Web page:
While trailing USC in the second half Sunday night, Cal coach Mike Montgomery began angrily barking at guard Allen Crabbe as he approached the bench during a timeout. What began as an ordinary college coach chewing out one of his star players escalated after Montgomery gave him a quick but forceful shove in the chest.
In the postgame press conference, Montgomery joked that his shove worked as Crabbe scored 14 points in the second half to lead Cal back from a 12-point deficit, however, it was no laughing matter for California athletic director Sandy Barbour who released this statement after the game:
"Sunday's game was an emotional one for everyone who cares deeply about our men's basketball program, and the Bears certainly showed tremendous resolve coming back to earn a win over USC. However, it is unacceptable for our coaches to have physical contact with student-athletes regardless of the circumstances. The second-half incident was certainly out of character for Mike Montgomery, and I am confident that something like this will not happen again."
Montgomery’s shove was the second instance of a head coach getting overly physical with a player on national television. The days of athletes getting manhandled like ragdolls has gone the way of corporal punishment in Catholic schools. That all changed around the time Bobby Knight was ousted from Indiana’s sideline for choking guard Neil Reed.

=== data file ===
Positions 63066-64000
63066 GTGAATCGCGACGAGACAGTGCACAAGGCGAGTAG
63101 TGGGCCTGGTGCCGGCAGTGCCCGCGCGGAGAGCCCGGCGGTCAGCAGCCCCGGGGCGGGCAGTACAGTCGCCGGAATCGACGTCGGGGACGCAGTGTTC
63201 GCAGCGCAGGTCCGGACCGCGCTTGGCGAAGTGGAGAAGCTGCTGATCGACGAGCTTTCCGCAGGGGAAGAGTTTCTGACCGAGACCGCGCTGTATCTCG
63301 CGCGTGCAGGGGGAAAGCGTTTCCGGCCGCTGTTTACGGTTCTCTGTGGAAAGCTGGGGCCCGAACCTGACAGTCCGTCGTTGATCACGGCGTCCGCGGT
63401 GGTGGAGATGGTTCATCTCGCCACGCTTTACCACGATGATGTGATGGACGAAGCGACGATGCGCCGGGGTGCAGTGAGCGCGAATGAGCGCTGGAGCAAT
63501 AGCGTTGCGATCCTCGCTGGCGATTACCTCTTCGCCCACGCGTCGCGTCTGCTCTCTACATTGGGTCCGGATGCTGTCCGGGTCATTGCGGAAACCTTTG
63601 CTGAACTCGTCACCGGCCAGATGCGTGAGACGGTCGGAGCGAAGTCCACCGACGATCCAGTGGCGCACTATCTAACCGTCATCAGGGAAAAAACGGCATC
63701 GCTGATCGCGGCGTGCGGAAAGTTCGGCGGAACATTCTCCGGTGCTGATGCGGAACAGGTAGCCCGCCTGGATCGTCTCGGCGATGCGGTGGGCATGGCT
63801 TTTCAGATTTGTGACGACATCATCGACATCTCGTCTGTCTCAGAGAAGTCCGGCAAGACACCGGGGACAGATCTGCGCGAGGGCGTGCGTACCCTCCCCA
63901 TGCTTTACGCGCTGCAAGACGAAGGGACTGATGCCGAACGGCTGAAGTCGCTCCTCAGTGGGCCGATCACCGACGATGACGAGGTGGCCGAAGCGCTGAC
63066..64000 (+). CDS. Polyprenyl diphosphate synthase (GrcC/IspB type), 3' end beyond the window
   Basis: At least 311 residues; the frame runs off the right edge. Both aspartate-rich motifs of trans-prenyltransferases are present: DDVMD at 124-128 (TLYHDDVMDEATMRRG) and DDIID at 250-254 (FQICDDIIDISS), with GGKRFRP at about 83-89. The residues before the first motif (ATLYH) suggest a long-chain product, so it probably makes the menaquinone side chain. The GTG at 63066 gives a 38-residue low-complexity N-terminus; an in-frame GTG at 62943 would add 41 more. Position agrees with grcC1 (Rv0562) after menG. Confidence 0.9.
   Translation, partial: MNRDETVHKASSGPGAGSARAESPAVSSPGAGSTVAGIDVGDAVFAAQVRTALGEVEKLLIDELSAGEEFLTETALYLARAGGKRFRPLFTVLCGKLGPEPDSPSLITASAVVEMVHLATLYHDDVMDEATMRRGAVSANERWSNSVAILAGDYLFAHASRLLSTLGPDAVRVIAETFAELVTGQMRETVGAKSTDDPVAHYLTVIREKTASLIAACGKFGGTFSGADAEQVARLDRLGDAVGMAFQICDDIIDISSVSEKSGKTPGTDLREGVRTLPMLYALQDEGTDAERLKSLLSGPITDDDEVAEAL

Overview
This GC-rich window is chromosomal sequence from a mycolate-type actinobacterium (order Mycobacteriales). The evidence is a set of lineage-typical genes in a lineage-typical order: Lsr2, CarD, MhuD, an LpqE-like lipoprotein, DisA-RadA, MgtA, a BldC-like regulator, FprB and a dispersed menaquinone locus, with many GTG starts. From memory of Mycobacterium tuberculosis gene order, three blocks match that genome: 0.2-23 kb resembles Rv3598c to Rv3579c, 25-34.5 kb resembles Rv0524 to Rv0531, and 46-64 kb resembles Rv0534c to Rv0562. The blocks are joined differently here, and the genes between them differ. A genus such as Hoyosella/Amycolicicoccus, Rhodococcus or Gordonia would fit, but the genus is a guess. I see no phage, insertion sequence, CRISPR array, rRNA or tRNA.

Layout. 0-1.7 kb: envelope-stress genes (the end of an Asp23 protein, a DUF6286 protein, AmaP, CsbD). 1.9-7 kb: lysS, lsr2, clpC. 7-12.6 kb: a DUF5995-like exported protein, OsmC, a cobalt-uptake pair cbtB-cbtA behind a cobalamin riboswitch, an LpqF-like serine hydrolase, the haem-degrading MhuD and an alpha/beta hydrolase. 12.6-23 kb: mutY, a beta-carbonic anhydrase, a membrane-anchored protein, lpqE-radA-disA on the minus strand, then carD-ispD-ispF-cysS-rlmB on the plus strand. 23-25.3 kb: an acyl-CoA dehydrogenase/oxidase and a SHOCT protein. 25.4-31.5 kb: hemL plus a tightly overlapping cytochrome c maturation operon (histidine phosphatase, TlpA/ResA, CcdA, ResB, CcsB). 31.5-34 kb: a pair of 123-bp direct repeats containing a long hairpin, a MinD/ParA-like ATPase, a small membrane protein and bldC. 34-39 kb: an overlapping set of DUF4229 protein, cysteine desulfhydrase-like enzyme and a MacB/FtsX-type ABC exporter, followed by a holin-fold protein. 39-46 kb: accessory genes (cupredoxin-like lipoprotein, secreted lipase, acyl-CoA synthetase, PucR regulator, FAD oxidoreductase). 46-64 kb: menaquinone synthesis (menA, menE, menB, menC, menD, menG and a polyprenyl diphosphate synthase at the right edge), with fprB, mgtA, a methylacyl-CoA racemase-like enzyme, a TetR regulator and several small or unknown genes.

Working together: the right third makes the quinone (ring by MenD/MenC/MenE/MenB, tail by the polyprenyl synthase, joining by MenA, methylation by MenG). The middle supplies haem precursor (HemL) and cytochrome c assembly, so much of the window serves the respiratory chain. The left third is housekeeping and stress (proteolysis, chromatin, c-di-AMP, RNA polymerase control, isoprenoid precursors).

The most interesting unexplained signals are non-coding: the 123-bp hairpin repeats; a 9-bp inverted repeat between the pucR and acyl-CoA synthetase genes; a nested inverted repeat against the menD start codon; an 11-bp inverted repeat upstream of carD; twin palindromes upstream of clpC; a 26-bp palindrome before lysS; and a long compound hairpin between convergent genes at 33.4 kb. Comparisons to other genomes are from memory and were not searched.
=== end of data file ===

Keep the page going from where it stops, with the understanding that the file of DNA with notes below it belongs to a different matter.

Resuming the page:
It’s also a hypocritical message for college coaches to send young men who they've been tasked with serving as mentors for. If any of Cal’s players fail to table their anger in the future and go postal in the waning minutes of a game, it will reflect poorly on Montgomery.
Earlier this season, Morehead State’s Sean Woods was suspended one game following his public exchange with senior guard Devon Atkinson in the waning minutes of a loss to Kentucky.
Like Woods, Montgomery’s passion bucket is overflowing, but it’s not a good look and a similar one-game suspension should do the trick for Montgomery. From the lowest mid-major to high major conference powerhouses, successful college coaches should attempt to instill discipline in their athletes and this hypocritical behavior is anti-productive to that culture. Fellas, practice what you preach in practice.